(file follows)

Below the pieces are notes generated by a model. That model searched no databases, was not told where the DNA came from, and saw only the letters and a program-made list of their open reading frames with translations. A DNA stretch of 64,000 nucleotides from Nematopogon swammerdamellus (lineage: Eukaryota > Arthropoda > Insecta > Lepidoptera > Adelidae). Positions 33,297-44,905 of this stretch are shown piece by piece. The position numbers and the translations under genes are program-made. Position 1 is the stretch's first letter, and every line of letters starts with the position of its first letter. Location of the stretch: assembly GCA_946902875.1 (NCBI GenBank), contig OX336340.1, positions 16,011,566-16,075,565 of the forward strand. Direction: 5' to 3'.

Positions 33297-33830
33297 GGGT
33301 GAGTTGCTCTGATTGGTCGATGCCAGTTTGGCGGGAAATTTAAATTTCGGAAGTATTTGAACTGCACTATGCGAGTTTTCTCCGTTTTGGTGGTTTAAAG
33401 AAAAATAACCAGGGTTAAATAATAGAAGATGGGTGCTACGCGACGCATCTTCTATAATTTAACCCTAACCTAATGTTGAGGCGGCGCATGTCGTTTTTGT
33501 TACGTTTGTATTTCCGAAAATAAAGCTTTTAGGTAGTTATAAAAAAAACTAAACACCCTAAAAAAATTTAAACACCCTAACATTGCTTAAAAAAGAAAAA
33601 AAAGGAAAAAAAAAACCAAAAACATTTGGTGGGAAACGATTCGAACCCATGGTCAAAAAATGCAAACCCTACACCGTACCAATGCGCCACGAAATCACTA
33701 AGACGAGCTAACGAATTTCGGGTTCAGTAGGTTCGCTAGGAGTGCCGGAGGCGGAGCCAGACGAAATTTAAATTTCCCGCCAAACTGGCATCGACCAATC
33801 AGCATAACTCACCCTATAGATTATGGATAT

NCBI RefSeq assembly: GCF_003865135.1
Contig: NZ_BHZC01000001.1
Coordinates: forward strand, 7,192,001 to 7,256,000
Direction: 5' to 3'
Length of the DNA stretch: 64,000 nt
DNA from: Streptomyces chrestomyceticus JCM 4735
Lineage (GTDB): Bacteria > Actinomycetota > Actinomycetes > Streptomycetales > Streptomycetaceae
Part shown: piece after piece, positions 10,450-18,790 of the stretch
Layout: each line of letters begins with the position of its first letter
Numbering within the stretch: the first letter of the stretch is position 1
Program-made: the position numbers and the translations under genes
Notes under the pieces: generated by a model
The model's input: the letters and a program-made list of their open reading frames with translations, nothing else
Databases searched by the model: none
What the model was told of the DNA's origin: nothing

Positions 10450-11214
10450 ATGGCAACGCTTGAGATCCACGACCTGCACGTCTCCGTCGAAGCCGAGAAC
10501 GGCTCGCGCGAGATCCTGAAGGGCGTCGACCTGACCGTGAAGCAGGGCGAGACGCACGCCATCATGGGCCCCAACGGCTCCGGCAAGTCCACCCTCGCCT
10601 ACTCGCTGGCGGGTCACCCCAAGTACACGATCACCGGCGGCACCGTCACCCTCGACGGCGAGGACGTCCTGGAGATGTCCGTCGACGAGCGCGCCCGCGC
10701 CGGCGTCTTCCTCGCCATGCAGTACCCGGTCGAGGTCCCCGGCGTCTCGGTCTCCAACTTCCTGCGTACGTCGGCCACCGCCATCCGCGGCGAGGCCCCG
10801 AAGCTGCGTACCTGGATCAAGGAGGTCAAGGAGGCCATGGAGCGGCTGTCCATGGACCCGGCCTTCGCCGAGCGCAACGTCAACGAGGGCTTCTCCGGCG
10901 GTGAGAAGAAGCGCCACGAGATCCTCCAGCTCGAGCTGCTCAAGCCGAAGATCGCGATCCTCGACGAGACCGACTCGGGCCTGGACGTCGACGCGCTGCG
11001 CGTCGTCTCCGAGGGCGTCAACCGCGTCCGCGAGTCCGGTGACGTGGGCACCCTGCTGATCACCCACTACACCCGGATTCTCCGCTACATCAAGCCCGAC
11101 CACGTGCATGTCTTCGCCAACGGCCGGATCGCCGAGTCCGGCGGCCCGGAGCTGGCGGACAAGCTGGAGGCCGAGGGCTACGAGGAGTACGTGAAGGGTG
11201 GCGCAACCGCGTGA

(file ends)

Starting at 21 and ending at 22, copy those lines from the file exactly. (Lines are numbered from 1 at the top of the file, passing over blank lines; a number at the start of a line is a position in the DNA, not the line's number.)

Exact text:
Notes under the pieces: generated by a model
The model's input: the letters and a program-made list of their open reading frames with translations, nothing else